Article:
In an effort to support teachers as they explore transformative eco-social justice education, Be The Change Earth Alliance will be hosting bi-weekly online cafes the 2nd & 4th Mondays of the month. These networking opportunities will be from 3:30-4:30pm Pacific Time beginning Mon. Sept. 11th, 2023 and are open to all educators.
Together we will co-construct understanding around transformative eco-social justice education and support one another in navigating the opportunities and challenges that these approaches present: Looking to nature as teacher, strong networks are the key to resilience!
Please join us:
Email [email protected] with any questions
Monday, September 11, 2023
During our first online gathering, we will introduce the co-constructive process for deepening our understanding of transformative eco-social justice education. We will then be hearing from Aaron Veenstra, an intermediate teacher in so-called Kelowna. He will be sharing his experience using ‘values’ as a vehicle for embedding eco-social justice education into his classroom practice. There will be plenty of time for dialogue, questions, and generating ideas to shape our further sessions.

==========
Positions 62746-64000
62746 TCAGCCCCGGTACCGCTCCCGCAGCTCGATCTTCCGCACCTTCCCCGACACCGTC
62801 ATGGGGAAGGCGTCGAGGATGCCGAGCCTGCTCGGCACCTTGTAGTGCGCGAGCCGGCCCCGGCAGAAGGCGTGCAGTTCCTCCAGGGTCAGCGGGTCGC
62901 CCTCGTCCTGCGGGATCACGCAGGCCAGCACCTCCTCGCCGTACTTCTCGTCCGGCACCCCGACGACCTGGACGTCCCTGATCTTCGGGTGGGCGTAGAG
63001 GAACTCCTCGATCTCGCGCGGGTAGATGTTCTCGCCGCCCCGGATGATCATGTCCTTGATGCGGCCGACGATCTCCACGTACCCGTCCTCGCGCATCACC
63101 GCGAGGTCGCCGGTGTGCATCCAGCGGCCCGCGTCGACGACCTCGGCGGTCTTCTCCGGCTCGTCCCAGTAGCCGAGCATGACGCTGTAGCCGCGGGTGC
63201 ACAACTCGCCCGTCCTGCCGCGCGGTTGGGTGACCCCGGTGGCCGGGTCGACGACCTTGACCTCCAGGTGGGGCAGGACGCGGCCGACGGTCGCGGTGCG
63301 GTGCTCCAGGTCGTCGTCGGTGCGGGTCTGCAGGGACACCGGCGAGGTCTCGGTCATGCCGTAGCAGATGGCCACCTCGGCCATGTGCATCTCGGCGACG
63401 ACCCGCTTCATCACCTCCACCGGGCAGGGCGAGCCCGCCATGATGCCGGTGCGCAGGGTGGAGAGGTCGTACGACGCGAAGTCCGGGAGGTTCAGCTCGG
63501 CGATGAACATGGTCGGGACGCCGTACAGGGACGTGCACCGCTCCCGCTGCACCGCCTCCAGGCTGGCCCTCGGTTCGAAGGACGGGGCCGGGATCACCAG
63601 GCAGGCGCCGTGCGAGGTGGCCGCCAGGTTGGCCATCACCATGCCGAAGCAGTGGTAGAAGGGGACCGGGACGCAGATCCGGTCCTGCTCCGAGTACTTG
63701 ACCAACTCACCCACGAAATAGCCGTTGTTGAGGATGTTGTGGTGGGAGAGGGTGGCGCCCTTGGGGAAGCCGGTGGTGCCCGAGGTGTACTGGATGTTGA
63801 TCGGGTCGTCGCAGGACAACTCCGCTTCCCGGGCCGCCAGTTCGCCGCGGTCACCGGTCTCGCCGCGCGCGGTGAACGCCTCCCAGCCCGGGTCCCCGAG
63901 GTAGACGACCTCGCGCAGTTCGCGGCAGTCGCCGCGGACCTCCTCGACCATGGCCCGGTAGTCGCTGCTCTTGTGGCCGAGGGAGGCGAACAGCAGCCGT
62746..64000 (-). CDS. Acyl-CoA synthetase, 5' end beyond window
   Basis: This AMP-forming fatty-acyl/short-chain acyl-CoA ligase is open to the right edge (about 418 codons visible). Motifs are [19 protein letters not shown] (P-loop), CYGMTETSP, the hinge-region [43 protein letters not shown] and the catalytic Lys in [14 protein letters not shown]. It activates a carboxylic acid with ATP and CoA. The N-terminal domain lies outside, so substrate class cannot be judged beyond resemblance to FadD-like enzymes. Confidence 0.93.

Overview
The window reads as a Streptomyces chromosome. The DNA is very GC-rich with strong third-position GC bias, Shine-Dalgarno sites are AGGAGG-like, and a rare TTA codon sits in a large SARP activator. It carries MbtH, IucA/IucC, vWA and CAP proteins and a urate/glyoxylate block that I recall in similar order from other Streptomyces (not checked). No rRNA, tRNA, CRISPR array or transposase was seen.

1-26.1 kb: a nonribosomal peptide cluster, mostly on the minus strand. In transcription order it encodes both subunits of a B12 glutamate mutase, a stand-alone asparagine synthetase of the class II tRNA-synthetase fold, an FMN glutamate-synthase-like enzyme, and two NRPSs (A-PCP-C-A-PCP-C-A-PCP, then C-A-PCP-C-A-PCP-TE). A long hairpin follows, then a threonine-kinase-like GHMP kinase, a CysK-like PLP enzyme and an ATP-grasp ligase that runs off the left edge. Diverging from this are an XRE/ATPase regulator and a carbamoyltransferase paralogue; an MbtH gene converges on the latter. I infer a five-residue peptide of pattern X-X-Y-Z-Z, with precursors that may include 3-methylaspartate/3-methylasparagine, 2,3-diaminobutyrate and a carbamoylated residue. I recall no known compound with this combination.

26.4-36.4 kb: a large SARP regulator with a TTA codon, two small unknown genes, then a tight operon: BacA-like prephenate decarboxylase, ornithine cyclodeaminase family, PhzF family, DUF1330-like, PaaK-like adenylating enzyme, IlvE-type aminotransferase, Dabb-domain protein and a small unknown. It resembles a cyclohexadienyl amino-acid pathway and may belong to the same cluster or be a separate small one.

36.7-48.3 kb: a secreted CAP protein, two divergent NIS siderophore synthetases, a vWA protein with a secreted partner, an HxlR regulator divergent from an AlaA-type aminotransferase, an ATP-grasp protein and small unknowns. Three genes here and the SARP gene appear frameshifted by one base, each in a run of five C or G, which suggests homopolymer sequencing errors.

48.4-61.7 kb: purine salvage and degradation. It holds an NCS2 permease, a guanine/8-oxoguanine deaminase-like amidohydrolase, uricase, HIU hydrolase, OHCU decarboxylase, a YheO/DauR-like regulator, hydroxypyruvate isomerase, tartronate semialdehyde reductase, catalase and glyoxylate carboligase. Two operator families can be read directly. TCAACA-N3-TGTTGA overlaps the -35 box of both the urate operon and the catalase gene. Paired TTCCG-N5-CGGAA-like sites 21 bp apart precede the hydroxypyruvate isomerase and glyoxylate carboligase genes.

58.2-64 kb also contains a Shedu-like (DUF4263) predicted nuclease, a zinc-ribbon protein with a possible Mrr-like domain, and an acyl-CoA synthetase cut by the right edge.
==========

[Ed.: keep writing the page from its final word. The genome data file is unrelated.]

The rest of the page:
Aaron says: “As a grade 5/6 teacher, I teach all subjects. I care deeply (personally and professionally) about personal health and wellbeing, social justice, and environmental stewardship and sustainability. As a teacher, a main goal is to help students connect to and learn to love themselves, each other and the planet.”
Materials from this session:
Monday, September 25, 2023
This session will provide space for dialogue around the complexities of transformative eco-social justice education and further explore the Systems Change Iceberg Model introduced in the last session. We will then hear from veteran teacher Sarah Newton.
Sarah Newton is a classroom educator and environmental activist. She has taught for two decades in Revelstoke and northern British Columbia. Her classroom focus is inspiring students to become forces for good in the world. She does this through place-based learning, community activism and fostering the development of pro-social attitudes in her students. Sarah grew up and was educated in Nova Scotia, and now lives on Wet'suwet'en territory in Smithers, British Columbia.